If you think shipping is not going to change quickly, you have your head in the sand. The number if AiPs issued this year alone is proof that there is a technological evolution bubbling
An AiP is an approval in principle. It is the approval from a class society usually given to a novel design of a ship, or a technology or a process that is so new, there are no set class rules to frame it from a safety point of view.
It is as the name suggests a first step for a vessel designer or technology firm that on paper their ideas are worth pursuing, and the growing number demonstrates the appetite for change in the ship design and technology community.
Of course an AiP is not free, the company developing something new needs to bring the class society onboard and pay, but it is a stop check that they are on the right road to create something new.
As shipping works towards a decarbonised future there have been quite a lot of AiPs issued by all the major class societies.
Now an AiP is not the same as a class approval for a new technology, nor is it the detailed design approval that is also needed for a vessel to be under a class society and can be built.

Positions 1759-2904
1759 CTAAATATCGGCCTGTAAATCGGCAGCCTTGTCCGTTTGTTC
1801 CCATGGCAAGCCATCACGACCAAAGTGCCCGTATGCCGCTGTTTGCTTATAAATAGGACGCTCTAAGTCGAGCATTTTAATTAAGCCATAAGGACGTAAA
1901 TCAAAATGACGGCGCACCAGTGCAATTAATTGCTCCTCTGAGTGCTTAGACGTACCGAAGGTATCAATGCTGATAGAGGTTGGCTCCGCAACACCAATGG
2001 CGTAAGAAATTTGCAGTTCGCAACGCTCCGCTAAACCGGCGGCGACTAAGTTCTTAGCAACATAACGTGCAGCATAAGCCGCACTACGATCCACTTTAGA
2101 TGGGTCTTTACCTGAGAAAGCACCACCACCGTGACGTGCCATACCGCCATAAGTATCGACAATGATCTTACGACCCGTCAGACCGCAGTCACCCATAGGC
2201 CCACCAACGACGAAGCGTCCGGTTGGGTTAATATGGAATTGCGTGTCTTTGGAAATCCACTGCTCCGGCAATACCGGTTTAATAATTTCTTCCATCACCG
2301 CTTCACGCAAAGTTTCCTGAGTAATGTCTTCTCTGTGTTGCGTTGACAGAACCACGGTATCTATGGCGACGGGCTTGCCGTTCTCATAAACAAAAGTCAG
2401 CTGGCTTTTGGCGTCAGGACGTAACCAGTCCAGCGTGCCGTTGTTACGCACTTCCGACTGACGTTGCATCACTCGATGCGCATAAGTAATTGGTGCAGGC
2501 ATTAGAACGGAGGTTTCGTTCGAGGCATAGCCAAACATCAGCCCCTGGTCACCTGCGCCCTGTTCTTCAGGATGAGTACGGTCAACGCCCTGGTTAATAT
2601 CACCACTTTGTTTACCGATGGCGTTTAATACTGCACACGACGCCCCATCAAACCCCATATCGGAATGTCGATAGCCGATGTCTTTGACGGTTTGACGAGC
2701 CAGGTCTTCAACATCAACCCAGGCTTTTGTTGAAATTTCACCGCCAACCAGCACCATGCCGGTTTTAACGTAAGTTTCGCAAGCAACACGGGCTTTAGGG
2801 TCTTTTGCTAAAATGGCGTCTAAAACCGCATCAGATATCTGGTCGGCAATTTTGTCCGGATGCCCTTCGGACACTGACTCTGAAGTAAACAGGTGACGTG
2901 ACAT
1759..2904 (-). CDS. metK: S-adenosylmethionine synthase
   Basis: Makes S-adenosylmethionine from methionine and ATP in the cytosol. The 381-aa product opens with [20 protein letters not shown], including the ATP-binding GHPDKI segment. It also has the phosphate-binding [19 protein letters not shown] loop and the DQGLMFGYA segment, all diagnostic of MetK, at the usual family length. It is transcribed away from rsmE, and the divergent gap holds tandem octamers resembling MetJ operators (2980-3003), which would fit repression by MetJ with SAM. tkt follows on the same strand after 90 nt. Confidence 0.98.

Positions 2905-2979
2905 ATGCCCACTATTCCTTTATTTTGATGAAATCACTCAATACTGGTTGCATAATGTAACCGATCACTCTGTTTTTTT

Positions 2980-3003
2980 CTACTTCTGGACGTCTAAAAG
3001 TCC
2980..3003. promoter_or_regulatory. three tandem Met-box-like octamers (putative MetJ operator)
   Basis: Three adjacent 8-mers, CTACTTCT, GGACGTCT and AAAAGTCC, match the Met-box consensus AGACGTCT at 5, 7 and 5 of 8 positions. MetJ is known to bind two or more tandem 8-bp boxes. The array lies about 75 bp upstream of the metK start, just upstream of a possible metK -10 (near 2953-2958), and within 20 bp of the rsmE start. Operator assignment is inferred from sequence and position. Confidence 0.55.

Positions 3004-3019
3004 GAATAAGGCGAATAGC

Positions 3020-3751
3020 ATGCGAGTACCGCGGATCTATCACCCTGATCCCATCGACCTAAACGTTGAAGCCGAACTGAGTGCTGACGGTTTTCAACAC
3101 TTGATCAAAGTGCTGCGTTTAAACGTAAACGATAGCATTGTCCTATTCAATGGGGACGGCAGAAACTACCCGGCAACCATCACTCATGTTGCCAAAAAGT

On the one hand these AiPed designs tend to come with somewhat pretty pictures to illustrate the concept, vessel or technology which does not exist yet, and to come with the caveat that there could well be changes when the final design emerges, but on the other, it shows a willingness to work towards a decarbonised and digital future.
So, when Torghatten Nord and Norwegian Ship Design gained AiP from Lloyd’s Register (see one of the latest Aronnax podcast episodes) for a compressed hydrogen fuel-cell powered ferry it gives them the confidence to start choosing a shipyard and continuing with the design, although recognising there could still be changes on the way as they meet any additional safety requirements.
Incidentally don’t confuse the class/safety assurance role of a class society with the environmental advisory aspect which is a commercial consultancy. Strictly speaking the two should be two completely different entities, one helps with environmental ambitions, the other is independent and a must have to ensure a ship is built safely (often to unified safety aspects agreed by all the major class societies that are members of IACS (the International Association of Classification Societies). There has been concern in the last that as class societies developed lucrative commercial divisions they put pressure on the independent assurance advisory role (which should be the independent safety regulator).
But that aside, the AiP trend is set to continue as more and more work is put into finding a future transition strategy for a technologically dependent industry
Here’s some AiP’s I have found that underscore the effort being put into the transition. They are all over the last year, and I have probably missed quite a few!